CBWFQ Operation

This topic describes class-based weighted fair queuing (CBWFQ).

CBWFQ

The WFQ algorithm is applied to classes rather than the flows themselves.

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CBWFQ extends the standard WFQ functionality to provide support for user-defined traffic classes. By using CBWFQ, network managers can define traffic classes based on several match criteria, including protocols, ACLs, and input interfaces. A FIFO queue is reserved for each class, and traffic belonging to a class is directed to the queue for that class. More than one flow, or conversation, can belong to a class.

After a class has been defined according to its match criteria, you can assign its characteristics. To characterize a class, you assign it bandwidth and maximum packet limit. The bandwidth assigned to a class is the guaranteed bandwidth given to the class during congestion.

CBWFQ assigns a weight to each configured class instead of each flow. This weight is proportional to the bandwidth that is configured for each class (weight = interface bandwidth divided by the class bandwidth). Therefore, the larger the bandwidth value of a class, the smaller its weight.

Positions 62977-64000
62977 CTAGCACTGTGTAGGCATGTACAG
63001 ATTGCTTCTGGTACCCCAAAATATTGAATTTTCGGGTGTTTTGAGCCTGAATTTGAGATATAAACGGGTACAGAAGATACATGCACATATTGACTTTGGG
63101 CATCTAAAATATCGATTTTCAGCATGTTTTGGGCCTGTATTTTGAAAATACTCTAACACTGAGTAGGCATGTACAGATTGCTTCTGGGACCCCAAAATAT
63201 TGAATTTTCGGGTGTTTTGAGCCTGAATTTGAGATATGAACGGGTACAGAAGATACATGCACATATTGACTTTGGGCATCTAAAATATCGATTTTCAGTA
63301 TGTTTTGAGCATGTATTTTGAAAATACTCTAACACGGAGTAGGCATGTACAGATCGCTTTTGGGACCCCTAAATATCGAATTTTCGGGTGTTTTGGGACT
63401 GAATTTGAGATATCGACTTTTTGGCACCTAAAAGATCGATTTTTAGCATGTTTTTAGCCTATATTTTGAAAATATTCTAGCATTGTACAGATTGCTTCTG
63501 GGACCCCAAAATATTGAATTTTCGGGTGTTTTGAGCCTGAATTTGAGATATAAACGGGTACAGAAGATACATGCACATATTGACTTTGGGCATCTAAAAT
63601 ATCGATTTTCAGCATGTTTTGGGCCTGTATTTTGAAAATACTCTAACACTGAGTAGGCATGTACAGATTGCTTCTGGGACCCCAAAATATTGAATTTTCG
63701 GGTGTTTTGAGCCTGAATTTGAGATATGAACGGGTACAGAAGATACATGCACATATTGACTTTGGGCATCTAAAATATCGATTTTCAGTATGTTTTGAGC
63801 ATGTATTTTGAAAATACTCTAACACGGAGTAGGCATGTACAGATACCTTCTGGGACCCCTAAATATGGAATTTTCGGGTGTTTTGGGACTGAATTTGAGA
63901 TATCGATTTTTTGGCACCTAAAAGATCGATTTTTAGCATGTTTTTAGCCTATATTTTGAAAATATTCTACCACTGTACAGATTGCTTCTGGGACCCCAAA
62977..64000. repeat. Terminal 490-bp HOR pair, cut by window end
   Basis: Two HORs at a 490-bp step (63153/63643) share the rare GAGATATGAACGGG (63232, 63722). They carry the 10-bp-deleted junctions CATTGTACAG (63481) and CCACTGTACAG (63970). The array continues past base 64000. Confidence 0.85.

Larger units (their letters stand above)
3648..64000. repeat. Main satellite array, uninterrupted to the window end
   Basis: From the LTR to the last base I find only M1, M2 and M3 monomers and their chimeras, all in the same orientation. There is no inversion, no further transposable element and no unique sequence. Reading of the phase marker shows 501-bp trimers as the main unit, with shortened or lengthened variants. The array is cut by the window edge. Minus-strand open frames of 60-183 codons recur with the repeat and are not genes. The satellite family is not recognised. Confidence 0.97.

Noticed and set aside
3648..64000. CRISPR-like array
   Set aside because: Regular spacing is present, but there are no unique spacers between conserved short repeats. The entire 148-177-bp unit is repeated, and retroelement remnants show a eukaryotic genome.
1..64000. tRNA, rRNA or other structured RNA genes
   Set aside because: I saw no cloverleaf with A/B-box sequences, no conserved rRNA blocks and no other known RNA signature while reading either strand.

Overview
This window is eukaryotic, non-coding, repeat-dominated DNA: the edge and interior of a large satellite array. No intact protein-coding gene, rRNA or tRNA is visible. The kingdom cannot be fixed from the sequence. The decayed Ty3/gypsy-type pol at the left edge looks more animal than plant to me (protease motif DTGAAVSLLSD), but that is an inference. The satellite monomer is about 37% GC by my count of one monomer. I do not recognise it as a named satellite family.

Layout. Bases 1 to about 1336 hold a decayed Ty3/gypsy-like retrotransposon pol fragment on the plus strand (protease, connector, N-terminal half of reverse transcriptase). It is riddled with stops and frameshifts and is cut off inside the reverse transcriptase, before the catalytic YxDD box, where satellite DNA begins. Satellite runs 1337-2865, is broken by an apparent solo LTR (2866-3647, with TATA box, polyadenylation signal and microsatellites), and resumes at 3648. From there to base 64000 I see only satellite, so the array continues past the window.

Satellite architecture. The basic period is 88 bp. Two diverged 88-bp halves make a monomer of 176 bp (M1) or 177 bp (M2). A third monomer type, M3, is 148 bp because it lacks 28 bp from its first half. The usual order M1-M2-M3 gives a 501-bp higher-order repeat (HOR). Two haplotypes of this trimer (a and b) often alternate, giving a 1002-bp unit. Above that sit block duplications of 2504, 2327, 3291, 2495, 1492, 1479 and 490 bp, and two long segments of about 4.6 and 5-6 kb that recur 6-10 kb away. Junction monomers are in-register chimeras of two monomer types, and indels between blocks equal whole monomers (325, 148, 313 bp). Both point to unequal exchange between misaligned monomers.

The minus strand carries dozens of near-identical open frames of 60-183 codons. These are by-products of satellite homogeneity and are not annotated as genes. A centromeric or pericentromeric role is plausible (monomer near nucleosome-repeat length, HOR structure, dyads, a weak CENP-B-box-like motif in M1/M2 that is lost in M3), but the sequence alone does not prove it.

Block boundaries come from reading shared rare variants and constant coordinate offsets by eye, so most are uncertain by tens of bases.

By default, the total amount of bandwidth allocated for all classes must not exceed 75 percent of the available bandwidth on the interface. The other 25 percent is used for control and routing of traffic. However, the maximum-reserved bandwidth can be configured to circumvent this limitation.

You must also specify the queue limit for the class, which is the maximum number of packets allowed to accumulate in the queue for the class. Packets belonging to a class are subject to the bandwidth and queue limits that are configured for the class.

CBWFQ vs. Flow-Based WFQ

This topic describes the benefits of CBWFQ over WFQ.

CBWFQ vs. Flow-Based WFQ

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